Trust the Wall Street Journal for the really important number crunching.
Since 1930, the Yankees -- who would clinch their 27th World Series trophy with a win tonight -- have been a harbinger of average 5 percent GDP growth in years following a series victory.
Meanwhile, as documented by Gary Weckselblatt of the Bucks County Courier Times, when a team from Philadelphia wins the Series, we all suffer horribly.
Last year needs no embellishment. In 1980, writes Weckselblatt, "interest rates were above 20 percent, and unemployment remained at high levels (about 7.5 percent) through the end of 1981."
But the last time Philadelphia won two straight World Series? The A's, in 1929-1930. And we all remember what happened then.
Say what you will about small sample sizes and correlation-is-not-causation, but based on this analysis, it's hard to argue with the data: the unlikely event of a Philadelphia victory would all but ensure a vicious double-dip recession. For the sake of the children, we should be rooting for the Yankees to close this thing out, preferably tonight.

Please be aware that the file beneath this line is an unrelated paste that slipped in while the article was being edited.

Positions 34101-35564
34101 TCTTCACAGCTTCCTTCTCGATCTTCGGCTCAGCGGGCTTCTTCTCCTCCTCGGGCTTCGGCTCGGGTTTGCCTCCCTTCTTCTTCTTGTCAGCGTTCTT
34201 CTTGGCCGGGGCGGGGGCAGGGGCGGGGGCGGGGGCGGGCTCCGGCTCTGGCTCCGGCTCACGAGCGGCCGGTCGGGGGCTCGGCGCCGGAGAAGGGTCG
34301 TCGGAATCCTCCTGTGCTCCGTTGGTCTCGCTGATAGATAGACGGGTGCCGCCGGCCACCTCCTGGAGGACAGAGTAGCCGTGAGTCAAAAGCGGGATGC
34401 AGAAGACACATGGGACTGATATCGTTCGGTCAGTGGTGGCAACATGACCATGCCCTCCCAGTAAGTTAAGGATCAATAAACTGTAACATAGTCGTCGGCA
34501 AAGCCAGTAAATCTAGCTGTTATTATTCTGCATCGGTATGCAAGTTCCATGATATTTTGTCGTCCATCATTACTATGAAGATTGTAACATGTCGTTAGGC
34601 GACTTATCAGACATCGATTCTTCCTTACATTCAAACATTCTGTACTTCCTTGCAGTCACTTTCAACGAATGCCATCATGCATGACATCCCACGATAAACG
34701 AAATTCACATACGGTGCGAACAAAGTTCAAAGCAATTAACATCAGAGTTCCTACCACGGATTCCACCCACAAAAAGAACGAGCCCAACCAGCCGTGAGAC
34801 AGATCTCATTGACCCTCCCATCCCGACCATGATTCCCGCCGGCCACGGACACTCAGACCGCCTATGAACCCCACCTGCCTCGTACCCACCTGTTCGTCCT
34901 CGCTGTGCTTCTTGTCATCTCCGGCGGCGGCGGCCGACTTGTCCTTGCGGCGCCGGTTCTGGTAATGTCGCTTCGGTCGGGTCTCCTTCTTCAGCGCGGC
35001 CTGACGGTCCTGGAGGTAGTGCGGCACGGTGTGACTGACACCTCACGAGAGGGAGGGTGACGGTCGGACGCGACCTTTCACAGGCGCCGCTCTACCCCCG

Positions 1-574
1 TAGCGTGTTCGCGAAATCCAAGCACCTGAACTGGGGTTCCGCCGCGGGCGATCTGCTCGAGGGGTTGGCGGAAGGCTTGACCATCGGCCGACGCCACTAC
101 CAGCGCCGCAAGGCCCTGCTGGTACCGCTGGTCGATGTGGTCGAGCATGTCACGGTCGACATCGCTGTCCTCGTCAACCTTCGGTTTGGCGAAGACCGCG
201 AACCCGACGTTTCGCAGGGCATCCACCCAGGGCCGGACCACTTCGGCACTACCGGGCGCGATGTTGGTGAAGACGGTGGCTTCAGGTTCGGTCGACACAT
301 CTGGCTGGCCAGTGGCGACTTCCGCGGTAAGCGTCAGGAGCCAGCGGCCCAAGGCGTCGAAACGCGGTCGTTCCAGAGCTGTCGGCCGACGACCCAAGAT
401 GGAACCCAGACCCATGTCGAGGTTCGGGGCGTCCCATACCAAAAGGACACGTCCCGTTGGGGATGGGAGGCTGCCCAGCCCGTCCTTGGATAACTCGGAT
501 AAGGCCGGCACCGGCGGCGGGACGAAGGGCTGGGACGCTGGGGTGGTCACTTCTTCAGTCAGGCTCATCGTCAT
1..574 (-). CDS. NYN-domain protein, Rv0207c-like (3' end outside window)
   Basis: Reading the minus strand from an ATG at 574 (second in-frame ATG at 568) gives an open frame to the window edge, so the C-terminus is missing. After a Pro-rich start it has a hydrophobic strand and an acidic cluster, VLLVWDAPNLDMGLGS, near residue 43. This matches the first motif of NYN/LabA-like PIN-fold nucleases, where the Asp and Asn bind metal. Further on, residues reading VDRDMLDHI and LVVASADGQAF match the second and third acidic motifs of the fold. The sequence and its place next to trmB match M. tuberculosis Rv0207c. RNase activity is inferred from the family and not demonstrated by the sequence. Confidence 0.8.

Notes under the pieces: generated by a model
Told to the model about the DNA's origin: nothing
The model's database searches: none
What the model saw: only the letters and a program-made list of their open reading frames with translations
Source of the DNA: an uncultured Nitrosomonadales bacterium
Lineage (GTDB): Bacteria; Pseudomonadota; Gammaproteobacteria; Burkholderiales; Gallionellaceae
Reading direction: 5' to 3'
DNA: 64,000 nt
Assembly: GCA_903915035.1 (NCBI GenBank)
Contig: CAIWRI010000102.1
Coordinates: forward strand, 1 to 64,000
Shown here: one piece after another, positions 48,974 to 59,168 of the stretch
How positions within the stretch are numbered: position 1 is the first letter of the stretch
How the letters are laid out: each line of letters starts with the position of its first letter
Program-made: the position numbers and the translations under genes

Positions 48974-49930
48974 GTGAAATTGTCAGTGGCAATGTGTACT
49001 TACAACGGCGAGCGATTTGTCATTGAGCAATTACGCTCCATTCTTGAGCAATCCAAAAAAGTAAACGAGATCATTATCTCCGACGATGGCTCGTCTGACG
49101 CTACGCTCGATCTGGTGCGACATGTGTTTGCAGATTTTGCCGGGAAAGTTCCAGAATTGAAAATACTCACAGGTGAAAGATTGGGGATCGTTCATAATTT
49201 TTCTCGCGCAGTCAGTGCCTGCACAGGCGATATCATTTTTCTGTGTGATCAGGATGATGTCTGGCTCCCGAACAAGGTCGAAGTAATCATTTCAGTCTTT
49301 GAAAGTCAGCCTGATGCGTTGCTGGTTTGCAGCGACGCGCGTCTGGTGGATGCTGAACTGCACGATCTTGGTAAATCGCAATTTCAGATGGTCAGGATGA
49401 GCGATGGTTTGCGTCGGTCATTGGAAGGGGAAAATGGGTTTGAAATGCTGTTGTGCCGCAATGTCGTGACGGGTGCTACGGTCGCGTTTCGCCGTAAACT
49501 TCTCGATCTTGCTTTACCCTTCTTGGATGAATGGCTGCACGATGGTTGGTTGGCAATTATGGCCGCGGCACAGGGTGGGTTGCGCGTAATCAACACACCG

And yet, much as I care about the welfare of my country, I find I hate the Yankees even more. Remember: GDP growth does not necessarily translate into happiness, and the pall of gloom that would descend over the national psyche should the Yankees win again might be more devastating in its long-term psychological impact than even a second Great Depression. Right?